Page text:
Project description:In trypanosomatids, all mRNAs are processed via trans-splicing, although cis-splicing also occurs. In trans-splicing, a common small exon, the spliced leader (SL), which is derived from a small SL RNA species, is added to all mRNAs. Sm and Lsm proteins are core proteins that bind to U snRNAs and are essential for both these splicing processes. In this study, SmD3- and Lsm3-associated complexes were purified to homogeneity from Leishmania tarentolae. The purified complexes were analyzed by mass spectrometry, and 54 and 39 proteins were purified from SmD3 and Lsm complexes, respectively. Interestingly, among the proteins purified from Lsm3, no mRNA degradation factors were detected, as in Lsm complexes from other eukaryotes. The U1A complex was purified and mass spectrometry analysis identified, in addition to U1 small nuclear ribonucleoprotein (snRNP) proteins, additional co-purified proteins, including the polyadenylation factor CPSF73. Defects observed in cells silenced for U1 snRNP proteins suggest that the U1 snRNP functions exclusively in cis-splicing, although U1A also participates in polyadenylation and affects trans-splicing. The study characterized several trypanosome-specific nuclear factors involved in snRNP biogenesis, whose function was elucidated in Trypanosoma brucei. Conserved factors, such as PRP19, which functions at the heart of every cis-spliceosome, also affect SL RNA modification; GEMIN2, a protein associated with SMN (survival of motor neurons) and implicated in selective association of U snRNA with core Sm proteins in trypanosomes, is a master regulator of snRNP assembly. This study demonstrates the existence of trypanosomatid-specific splicing factors but also that conserved snRNP proteins possess trypanosome-specific functions.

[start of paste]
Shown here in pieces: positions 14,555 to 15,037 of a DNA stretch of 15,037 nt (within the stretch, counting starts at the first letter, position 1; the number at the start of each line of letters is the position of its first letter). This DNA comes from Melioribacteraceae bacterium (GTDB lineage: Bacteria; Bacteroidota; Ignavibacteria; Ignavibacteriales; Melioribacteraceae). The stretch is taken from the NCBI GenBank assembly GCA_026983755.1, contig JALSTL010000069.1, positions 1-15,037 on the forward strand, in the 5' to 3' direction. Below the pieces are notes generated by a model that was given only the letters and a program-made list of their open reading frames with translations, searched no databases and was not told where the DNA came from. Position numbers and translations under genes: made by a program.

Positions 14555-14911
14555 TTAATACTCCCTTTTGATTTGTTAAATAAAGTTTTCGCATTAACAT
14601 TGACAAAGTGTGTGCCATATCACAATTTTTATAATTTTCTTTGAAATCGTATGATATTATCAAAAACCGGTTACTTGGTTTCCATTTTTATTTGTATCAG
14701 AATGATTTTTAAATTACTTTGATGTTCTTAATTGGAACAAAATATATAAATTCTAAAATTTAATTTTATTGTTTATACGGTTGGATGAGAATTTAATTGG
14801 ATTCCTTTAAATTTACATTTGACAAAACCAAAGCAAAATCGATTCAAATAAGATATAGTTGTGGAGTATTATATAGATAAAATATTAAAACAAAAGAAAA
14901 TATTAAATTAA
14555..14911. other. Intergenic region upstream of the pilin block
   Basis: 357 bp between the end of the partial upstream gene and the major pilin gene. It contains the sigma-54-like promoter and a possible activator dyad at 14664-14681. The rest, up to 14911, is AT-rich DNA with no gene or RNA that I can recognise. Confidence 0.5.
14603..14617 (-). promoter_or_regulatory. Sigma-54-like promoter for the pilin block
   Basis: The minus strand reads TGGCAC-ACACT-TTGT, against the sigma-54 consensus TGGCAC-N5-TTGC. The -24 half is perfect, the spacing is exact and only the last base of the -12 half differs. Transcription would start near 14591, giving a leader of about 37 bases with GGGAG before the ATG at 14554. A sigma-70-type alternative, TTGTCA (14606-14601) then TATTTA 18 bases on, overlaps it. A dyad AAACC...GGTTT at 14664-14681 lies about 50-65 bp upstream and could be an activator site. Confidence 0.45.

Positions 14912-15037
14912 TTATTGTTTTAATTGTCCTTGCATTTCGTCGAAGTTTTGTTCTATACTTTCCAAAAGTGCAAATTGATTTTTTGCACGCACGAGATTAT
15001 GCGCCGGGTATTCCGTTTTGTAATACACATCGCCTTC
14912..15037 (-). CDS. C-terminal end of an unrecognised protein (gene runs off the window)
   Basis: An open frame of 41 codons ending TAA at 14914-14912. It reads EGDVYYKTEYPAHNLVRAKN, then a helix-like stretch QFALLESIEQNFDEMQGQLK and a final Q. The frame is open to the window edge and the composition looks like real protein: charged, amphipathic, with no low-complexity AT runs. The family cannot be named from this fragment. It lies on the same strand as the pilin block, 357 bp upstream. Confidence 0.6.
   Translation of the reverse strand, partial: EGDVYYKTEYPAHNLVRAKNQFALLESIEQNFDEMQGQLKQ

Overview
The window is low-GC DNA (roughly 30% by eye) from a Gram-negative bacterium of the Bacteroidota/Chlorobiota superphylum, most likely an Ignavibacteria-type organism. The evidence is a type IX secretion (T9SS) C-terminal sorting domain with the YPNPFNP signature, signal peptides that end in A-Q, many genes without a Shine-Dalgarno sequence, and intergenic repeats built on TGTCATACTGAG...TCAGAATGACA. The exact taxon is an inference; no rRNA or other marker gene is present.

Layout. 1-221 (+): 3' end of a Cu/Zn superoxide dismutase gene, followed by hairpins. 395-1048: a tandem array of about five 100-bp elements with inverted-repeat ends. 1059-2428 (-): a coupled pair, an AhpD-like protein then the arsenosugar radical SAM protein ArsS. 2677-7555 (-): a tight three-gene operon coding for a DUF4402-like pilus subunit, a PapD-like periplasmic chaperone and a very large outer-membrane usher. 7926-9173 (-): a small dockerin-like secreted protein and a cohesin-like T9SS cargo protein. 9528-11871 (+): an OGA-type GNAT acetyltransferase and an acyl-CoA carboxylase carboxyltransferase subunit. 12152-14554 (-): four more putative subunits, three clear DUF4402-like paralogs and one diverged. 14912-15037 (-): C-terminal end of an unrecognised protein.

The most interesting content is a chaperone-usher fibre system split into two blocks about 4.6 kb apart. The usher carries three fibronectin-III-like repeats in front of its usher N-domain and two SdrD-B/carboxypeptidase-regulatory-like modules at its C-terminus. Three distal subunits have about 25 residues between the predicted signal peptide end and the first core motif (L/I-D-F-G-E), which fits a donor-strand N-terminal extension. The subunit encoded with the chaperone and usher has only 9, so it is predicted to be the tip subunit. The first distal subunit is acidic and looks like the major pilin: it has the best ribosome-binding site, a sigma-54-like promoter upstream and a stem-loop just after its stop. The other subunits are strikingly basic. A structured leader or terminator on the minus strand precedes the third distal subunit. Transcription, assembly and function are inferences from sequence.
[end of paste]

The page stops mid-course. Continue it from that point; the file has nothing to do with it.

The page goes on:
Project description:BACKGROUND:In eco-epidemiological studies, Leishmania detection in vectors and reservoirs is frequently accomplished by high-throughput and sensitive molecular methods that target minicircle kinetoplast DNA (kDNA). A pan-Leishmania SYBR green quantitative PCR (qPCR) assay which detects the conserved spliced-leader RNA (SL RNA) sequence was developed recently. This study assessed the SL RNA assay performance combined with a crude extraction method for the detection of Leishmania in field-collected and laboratory-reared sand flies and in tissue samples from hyraxes as reservoir hosts. METHODS:Field-collected and laboratory-infected sand fly and hyrax extracts were subjected to three different qPCR approaches to assess the suitability of the SL RNA target for Leishmania detection. Nucleic acids of experimentally infected sand flies were isolated with a crude extraction buffer with ethanol precipitation and a commercial kit and tested for downstream DNA and RNA detection. Promastigotes were isolated from culture and sand fly midguts to assess whether there was difference in SL RNA and kDNA copy numbers. Naive sand flies were spiked with a serial dilution of promastigotes to make a standard curve. RESULTS:The qPCR targeting SL RNA performed well on infected sand fly samples, despite preservation and extraction under presumed unfavorable conditions for downstream RNA detection. Nucleic acid extraction by a crude extraction buffer combined with a precipitation step was highly compatible with downstream SL RNA and kDNA detection. Copy numbers of kDNA were found to be identical in culture-derived parasites and promastigotes isolated from sand fly midguts. SL RNA levels were slightly lower in sand fly promastigotes (?Cq 1.7). The theoretical limit of detection and quantification of the SL RNA qPCR respectively reached down to 10-3 and 10 parasite equivalents. SL RNA detection in stored hyrax samples was less efficient with some false-negative assay results, most likely due to the long-term tissue storage in absence of RNA stabilizing reagents. CONCLUSIONS:This study shows that a crude extraction method in combination with the SL RNA qPCR assay is suitable for the detection and quantification of Leishmania in sand flies. The assay is inexpensive, sensitive and pan-Leishmania specific, and accordingly an excellent assay for high-throughput screening in entomological research.